There are three candidates on the Nov. 3 ballot vying to be the next mayor of Wilton Manors. One of those has previously held the seat.
Scott Newton, who was mayor from 2004 to 2008, is asking voters to choose him again — this time over Julie Carson and Josie Smith-Malave. Newton was also vice mayor for two years and a city commissioner for 12 years. He chaired the city’s planning and zoning committee as well.
This year’s election went through some reconfiguring after Mayor Justin Flippen unexpectedly died in office in late February. There are also three seats on the city commission up for grabs.
Newton, 63, has lived in Wilton Manors since he was a toddler, save a stint at Tallahassee Community College.
His adult and professional life has been all about Wilton Manors. (He remembers well when George Kissinger opened Georgie’s Alibi in 1997, he said.)
“I really do love my city. It’s changed for the better. It used to be a sleepy little blue-collar town,” Newton said. “The diversity of businesses, the diversity of people — my neighborhood is beautiful — you know every person on the block.”
He and his wife, Cindy, who does dog rescue work, have been married for 39 years. They have three children and three grandchildren.
Newton’s grandfather owned an upholstery shop and taught him the business. He would take the same path, opening Quality Interiors in Fort Lauderdale. It’s been in operation for more than 34 years.
Newton said although he’s now semiretired, he oversees the business and still services clients. Semiretired or not, he clearly can’t sit still.
After hurricanes have come and gone, Newton has delivered ice, cases of water and sandwiches throughout Wilton Manors. His community service includes time with the Dolphin Democrats, Kiwanis Club of Wilton Manors and Wilton Manors Little League baseball, just to name a few.
He’s been contributing during the pandemic — using extra fabric from his upholstery shop to make and distribute masks. Newton assists at the weekly food distribution operation at Mills Pond Park. He’s delivered food to the homes of those who can’t leave or are too scared to leave.
COVID-19 recently hit very close to home.
“Personally, things have been very tough,” Newton said. “My wife and I came down with coronavirus. We were out for a few weeks. Testing is a joke. We went to get tested and it took nine days to get it back. We stayed home for three and a half weeks and got retested and it was negative,” he said.
Newton said while he and his wife are back to good health, he warns that the virus is no joke.
“The first five days were really tough,” he said. “I have a little bit of asthma and you think it’s no big deal.”
He spent about six hours at the hospital getting checked out.
“Every bone in your body aches and there are bad headaches and the cough,” Newton said.
Now, the ever community service-minded Newton wants to get tested for antibodies so he can qualify to donate plasma to other COVID-19 patients.
Newton’s been back on the campaign trail since, as different as that is this time around.
In late July, he said he’d raised about $13,000 and he was happy with the amount.
“I’m not one of those guys that need to raise $35,000. I don’t want to raise money just to raise money,” he said. “It’s a different animal this time around. I don’t think it’s right to be going door-to-door.”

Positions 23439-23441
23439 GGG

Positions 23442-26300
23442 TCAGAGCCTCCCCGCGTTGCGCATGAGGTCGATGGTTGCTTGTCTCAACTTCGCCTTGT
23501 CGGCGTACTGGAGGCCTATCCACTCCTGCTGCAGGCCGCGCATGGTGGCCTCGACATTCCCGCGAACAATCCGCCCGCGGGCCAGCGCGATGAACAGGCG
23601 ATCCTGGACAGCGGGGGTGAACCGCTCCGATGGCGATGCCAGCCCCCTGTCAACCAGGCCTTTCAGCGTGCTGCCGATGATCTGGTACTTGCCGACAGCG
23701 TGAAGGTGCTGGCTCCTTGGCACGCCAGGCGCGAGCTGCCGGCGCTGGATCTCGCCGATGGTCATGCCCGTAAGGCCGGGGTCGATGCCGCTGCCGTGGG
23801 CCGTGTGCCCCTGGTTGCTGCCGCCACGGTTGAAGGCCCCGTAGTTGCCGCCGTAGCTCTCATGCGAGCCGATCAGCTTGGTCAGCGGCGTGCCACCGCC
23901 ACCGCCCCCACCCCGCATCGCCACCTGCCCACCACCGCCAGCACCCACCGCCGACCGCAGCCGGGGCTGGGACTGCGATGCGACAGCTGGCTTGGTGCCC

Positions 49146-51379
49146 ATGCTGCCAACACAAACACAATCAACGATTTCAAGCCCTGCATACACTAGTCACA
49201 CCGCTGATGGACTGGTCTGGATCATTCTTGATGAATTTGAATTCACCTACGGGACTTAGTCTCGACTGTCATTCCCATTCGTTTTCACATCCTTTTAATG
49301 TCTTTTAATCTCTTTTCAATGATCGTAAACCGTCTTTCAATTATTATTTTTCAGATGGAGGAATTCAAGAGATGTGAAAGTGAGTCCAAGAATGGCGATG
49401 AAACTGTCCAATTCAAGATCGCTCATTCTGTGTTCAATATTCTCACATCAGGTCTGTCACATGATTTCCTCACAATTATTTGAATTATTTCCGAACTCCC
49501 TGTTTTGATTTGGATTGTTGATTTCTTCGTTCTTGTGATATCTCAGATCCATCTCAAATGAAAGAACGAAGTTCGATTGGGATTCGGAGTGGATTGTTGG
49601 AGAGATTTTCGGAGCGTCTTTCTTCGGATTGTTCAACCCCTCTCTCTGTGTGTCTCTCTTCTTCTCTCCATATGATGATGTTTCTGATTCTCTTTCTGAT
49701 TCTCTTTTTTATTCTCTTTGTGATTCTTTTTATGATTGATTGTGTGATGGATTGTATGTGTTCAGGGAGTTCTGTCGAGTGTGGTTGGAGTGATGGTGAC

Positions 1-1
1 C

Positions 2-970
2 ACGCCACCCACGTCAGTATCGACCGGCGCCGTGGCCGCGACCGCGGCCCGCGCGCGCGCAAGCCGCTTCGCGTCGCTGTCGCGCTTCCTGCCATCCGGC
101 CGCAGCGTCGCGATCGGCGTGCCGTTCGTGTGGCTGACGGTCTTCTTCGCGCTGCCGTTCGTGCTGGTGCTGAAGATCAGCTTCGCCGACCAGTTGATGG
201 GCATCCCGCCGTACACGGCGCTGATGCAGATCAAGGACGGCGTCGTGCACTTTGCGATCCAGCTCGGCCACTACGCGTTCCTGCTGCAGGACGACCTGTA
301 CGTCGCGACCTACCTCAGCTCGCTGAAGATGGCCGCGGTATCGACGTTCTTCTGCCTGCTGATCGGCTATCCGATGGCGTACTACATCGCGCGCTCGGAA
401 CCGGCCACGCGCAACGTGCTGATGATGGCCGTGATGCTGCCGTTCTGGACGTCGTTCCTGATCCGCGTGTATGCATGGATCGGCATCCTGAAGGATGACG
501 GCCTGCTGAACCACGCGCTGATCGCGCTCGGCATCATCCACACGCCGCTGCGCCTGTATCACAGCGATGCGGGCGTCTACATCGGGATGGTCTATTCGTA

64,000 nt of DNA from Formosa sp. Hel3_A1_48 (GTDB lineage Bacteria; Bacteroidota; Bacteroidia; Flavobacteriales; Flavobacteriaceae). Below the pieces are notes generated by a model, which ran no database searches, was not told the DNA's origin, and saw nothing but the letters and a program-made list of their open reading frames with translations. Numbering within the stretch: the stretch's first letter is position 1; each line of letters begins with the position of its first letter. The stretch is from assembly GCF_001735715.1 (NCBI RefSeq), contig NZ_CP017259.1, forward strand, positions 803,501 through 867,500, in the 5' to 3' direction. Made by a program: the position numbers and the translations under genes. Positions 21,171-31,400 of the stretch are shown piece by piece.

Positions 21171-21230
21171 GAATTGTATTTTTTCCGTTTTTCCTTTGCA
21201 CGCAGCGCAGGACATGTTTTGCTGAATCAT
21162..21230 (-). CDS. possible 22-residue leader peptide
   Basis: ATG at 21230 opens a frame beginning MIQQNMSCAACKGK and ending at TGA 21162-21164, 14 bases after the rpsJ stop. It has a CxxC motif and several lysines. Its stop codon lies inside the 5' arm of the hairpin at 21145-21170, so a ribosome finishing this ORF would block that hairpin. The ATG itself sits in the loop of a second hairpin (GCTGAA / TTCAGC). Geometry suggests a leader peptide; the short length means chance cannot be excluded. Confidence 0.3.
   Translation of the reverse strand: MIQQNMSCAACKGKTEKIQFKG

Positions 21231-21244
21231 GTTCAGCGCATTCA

Newton said he’s using Facebook and other platforms to stay connected with the community and is also sending out direct mail.
He has the most government experience in Wilton Manors among the candidates — a total of 18 years. He said even when he wasn’t on the city commission, he and Flippen talked every week.
“He’d bounce some things off of me. We were friends since day one,” he said. “We miss him. He was a very good advocate.”
Newton said he’s seen other economic downturns in Wilton Manors and was instrumental in bolstering the city’s financial security.
“I believe I did a great job [as mayor] in 2008. It was a bad economy and we made tough decisions. We need someone who can bring not just ideas, but the community and the commission together,” he said.
Newton said he “cut a lot of the fat” from the Wilton Manors budget.
“My philosophy was: you tell me what you really need and I’ll get it for you. And it made a big difference. We weren’t playing games with the budget,” he said.
Newton said he doesn’t have anything negative to say about his opponents, but said the city needs a proven leader and that’s him.
“I don’t know [Malave] that well. I’ve been to her restaurant and enjoyed it. She seems like a nice person. Julie [Carson] and I have been friends for a long time,” he said.
Newton said he was always at the forefront to help bring equality for all people to Wilton Manors, but that the sexual orientation of the mayor shouldn’t be relevant.
He said previous commissioners and mayors were elected to represent the entire city, its residents and business owners.
Newton said he’s most concerned about the safety and welfare of the citizens of Wilton Manors. Beyond that, it’s all about economic growth and a sustainable quality of life that won’t “place an undue burden on taxpayers.”
He believes the downtown district has been improving for many years, but said revitalization efforts need to continue with more homes and businesses. He thinks more doctors’ offices and other drop-in businesses as well as a suite of satellite offices for one of Florida’s colleges or universities would make a big difference.
And Newton wants to keep moving on improvements to the city’s infrastructure, a new police and city hall and new parks with upgrades to current ones.